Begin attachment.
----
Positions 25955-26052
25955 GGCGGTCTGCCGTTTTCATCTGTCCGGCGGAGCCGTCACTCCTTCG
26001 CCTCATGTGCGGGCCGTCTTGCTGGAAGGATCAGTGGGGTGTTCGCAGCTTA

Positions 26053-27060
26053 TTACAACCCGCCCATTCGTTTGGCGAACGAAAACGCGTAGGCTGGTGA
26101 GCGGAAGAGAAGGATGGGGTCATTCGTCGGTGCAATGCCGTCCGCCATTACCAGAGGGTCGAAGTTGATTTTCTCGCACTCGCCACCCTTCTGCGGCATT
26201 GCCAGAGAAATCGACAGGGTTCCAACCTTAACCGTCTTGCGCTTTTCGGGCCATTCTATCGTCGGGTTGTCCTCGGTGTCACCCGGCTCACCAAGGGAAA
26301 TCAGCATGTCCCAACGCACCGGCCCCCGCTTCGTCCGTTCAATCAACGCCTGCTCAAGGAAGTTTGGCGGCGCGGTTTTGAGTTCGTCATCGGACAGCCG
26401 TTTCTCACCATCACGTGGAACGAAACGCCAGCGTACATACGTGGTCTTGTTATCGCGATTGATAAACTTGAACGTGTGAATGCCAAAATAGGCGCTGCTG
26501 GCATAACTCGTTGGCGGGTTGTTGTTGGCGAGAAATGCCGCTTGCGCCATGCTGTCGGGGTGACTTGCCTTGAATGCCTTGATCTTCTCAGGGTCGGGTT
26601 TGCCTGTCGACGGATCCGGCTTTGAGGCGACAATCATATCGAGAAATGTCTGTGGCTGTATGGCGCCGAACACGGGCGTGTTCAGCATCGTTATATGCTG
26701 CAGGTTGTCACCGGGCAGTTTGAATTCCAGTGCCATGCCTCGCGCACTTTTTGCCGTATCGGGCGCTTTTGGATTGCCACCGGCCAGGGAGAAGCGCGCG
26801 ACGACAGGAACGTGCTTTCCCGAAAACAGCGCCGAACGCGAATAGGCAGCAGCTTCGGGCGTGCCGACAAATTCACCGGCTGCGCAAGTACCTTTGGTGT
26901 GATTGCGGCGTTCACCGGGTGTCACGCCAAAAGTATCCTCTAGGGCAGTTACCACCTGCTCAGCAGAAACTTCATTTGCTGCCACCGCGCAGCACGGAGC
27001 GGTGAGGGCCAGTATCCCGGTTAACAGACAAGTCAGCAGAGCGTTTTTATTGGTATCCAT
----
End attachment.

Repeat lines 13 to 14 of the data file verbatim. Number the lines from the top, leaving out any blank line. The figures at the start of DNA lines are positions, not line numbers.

26801 ACGACAGGAACGTGCTTTCCCGAAAACAGCGCCGAACGCGAATAGGCAGCAGCTTCGGGCGTGCCGACAAATTCACCGGCTGCGCAAGTACCTTTGGTGT
26901 GATTGCGGCGTTCACCGGGTGTCACGCCAAAAGTATCCTCTAGGGCAGTTACCACCTGCTCAGCAGAAACTTCATTTGCTGCCACCGCGCAGCACGGAGC